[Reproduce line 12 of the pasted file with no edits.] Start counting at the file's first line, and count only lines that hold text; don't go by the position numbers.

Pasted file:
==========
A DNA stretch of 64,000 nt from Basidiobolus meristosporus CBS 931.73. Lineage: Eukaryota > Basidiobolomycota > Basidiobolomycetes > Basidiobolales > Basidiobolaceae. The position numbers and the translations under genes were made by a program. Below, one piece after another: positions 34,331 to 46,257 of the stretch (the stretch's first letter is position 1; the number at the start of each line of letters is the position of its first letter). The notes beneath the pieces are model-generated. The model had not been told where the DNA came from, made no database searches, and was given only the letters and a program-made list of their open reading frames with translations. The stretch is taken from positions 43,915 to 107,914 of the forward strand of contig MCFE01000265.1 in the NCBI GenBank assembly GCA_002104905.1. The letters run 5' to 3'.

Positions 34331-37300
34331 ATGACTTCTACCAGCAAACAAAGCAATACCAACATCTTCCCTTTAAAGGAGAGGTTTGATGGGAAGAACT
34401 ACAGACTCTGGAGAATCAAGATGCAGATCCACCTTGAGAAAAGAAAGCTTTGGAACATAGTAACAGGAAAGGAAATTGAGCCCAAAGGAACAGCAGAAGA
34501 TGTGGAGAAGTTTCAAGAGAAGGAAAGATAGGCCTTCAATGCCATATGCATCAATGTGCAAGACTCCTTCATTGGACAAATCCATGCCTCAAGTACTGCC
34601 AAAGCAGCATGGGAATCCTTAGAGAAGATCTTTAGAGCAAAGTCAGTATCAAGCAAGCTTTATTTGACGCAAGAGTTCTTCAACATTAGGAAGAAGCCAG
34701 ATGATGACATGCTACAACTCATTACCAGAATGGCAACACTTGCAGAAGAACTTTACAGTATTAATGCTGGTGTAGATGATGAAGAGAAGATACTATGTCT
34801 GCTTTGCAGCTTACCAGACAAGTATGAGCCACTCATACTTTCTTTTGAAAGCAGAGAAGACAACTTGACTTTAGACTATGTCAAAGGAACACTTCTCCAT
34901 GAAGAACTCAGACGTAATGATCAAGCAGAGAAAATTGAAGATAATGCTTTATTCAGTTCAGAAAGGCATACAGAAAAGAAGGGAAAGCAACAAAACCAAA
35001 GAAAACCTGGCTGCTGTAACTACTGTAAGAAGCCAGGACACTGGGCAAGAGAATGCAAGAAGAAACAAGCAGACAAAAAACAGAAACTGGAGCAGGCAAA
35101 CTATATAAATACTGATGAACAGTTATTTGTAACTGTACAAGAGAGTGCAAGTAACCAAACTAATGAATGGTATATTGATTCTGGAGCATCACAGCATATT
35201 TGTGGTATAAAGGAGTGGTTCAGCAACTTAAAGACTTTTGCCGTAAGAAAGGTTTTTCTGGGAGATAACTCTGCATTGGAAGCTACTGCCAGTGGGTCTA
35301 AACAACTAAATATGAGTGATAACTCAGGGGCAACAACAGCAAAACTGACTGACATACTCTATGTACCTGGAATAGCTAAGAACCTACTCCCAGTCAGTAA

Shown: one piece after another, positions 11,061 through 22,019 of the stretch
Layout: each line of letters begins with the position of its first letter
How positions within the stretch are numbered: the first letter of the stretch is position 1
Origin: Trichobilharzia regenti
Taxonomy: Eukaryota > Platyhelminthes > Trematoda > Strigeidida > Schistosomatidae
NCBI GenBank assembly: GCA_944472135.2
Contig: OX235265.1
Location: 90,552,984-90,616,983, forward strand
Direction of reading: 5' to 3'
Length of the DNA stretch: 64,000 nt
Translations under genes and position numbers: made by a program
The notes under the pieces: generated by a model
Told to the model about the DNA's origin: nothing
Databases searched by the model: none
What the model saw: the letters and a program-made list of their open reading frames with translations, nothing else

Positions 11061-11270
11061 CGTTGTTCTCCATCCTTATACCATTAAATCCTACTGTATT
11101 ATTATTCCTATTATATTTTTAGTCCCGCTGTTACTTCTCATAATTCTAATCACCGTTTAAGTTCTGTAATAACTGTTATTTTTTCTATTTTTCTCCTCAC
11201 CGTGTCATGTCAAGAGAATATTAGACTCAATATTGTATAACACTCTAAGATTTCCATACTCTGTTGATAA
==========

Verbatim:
35201 TGTGGTATAAAGGAGTGGTTCAGCAACTTAAAGACTTTTGCCGTAAGAAAGGTTTTTCTGGGAGATAACTCTGCATTGGAAGCTACTGCCAGTGGGTCTA